Tuesday, March 18, 2008

An interesting Easter looms

Once more the bag is packed and I am heading to Papua New Guinea to speak to 3500 students and graduates at the TSCF National Conference at Mount Hagen in the Central Highlands. I am doing two plenary sessions on Easter Sunday and Monday and also two seminars. Jeff Pelz from Auckland is coming with me, for both of us it will be our first time in PNG and by all accounts it sounds a fascinating place.

The eastern half of the big island above Australia became an independent nation in 1975. It's motto is "unity in diversity" and there is a huge amount of diversity about. There are hundreds of distinct ethnic groups, the earliest arrivals beings Papuans, followed some 6000 years later by Austronesians and later Polynesians, Micronesians, Chinese, Australians and Filipinos.I am not sure which the group below are but they look a bit like Australians.

The terrain, valleys, mountains, dense jungle meant many of the tribes developed quite separately from each other. They still enjoy opportunities to celebrate their culture. There are 850 different languages with 3 official languages, English which is the language of education but not widely spoken, Tok Pisin the language of the parliament and the people and the more region specific Hiri Motu.

Port Moresby is the Capital and is not accessible by road to any other city. PNG has 578 airstrips of which 557 are unsurfaced. The country has high church attendance and is committed to religious freedom, is a democracy with free elections but has huge disparities between rich and poor and because of economic stagnation, the UN policy committee downgraded it to the status of "Least Developed Country" or so called 4th World Country.

A recent World Vision report rated PNG against 22 other countries in the region, it had the highest proportion of the population with the HIV/AIDS virus, around 2 per cent, and the lowest proportion, 39 per cent, with access to clean water. The report stated that: 'Unlike virtually every other country in the region, the rate of primary school completion has declined, and at under 60 per cent is the lowest.'

Many analysts say Papua New Guinea is in danger of political and economic collapse. The country's political system is unstable, the crime rate has soared, corruption is rampant, and essential services including health care and education continue to decline. According to the World Bank, 70% of the country lives in poverty. In 2006, Australia announced that it was gravely concerned about the country and had peacekeeping forces at the ready.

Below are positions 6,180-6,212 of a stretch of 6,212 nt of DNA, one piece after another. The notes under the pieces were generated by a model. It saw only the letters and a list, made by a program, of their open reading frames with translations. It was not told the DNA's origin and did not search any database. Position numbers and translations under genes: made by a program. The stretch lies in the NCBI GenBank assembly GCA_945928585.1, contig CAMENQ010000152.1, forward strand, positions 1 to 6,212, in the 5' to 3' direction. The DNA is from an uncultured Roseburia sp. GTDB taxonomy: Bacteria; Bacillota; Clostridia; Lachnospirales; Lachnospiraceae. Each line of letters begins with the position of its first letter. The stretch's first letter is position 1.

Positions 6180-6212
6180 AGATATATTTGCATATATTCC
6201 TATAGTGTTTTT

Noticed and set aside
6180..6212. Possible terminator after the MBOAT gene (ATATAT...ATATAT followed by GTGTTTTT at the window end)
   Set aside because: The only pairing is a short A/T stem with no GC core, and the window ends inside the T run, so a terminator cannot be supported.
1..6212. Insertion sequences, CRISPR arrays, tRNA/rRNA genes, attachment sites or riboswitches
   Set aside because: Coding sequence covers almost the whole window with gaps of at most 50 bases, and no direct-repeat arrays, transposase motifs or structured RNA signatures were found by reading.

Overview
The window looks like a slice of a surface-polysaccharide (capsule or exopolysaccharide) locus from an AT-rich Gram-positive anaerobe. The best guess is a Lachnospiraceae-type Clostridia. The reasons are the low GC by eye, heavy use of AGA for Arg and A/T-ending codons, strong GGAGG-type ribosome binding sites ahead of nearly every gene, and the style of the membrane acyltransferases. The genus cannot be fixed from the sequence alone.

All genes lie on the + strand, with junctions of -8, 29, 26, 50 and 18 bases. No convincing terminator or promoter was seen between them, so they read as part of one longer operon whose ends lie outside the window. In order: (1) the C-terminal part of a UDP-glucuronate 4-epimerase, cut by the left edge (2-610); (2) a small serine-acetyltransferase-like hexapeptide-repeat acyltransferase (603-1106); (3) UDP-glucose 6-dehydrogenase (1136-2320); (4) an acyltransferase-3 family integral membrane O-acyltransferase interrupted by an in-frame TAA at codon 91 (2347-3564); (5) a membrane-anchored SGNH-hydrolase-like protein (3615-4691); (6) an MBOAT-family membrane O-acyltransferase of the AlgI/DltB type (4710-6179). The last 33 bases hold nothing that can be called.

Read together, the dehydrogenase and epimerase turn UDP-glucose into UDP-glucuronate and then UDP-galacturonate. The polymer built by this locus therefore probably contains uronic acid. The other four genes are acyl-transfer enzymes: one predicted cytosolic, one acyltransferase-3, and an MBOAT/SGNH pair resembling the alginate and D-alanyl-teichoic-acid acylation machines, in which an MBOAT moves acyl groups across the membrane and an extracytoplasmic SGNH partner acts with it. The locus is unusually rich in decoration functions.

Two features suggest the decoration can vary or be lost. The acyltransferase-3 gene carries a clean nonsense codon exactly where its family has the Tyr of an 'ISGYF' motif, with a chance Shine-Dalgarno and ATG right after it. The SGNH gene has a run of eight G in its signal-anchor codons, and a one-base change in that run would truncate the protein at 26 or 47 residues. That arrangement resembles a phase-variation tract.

So what is causing this crisis for the Bird of Paradise? Allan Patience, Professor of political science at the University of Papua New Guinea: 'Since independence, most politicians have regarded the national Parliament as a means to amass personal fortunes. Most play the system for what they can get out of it personally. A few have been prosecuted, even fewer have been imprisoned.' On top of that there are complex issues of infrastructure, concerns about exploitation of natural resources and the genuine difficulties of some of the remote almost stone-age tribes interaction with a modern economy.

As always where there is great inequality and poverty violence becomes an issue so it is not the safest place to be.
This kind of travel warning is common at the moment. "Papua New Guinea is troubled by a high level of serious crime, particularly in the urban centres of Port Moresby, Lae and Mt Hagen. Travellers should use common sense to avoid any trouble - don't travel at night and respect any local advice regarding safety. All travel to the Highlands region, except on essential business, should be reconsidered because of high levels of crime and inter-tribal violence."

We go because there is huge potential in the lives of 3500 students and graduates to positively impact the nation spiritually and practically. I will be speaking about relationships and integrity, exploring the difference that the people of God can make if our relationships are right with God and with each other. TSCF works on 65 campuses with few staff or resources, travel is difficult and expensive. We hope to be able to encourage the work in PNG and lay foundations for more partnership in the future. Interestingly hearing of our need in NZ, they have already offered to send us an evangelist!

I am not unanxious about the trip -it requires several overnights just to get there and back with the way the connections work (or don't). We will of course be careful and are sure we will be looked after by our hosts but would appreciate prayer for protection and for making the most of the opportunity. If it gets really tough we will at least remember that there are worse jobs in the world.

Talking of good jobs I probably relate more to this guy than the computer guys above. There is something about his job that I can identify with.

Ailsa and the boys will be in Wellington for Easter with Luke away for a couple of nights at a lower North Island church youth camp at Palm Grove but there are still three more weeks after Easter before the end of term. We appreciate all your interest and support and wish you all a very happy Easter wherever you are in the World. May you know the reality of risk and remember the loss and the cost that always prefigures resurrection. And in light of the last picture perhaps you could pray that those around us will aim high!


Jerry Middleton said...

Intrepid exploring is always going to take you to some pretty risky places!
I guess this week reminds us of that as well. Just remember it ends with the Sunday!

Nigel Pollock said...

Thanks Jerry always good to hear from you. There are now people in the Central Highlands of Papua New Guinea who know of Davidson's Mains since I always convey greetings from you all. As for risky places I seem to remember that the junction with Quality Street and the Queensferry Road could be a bit fraught sometimes!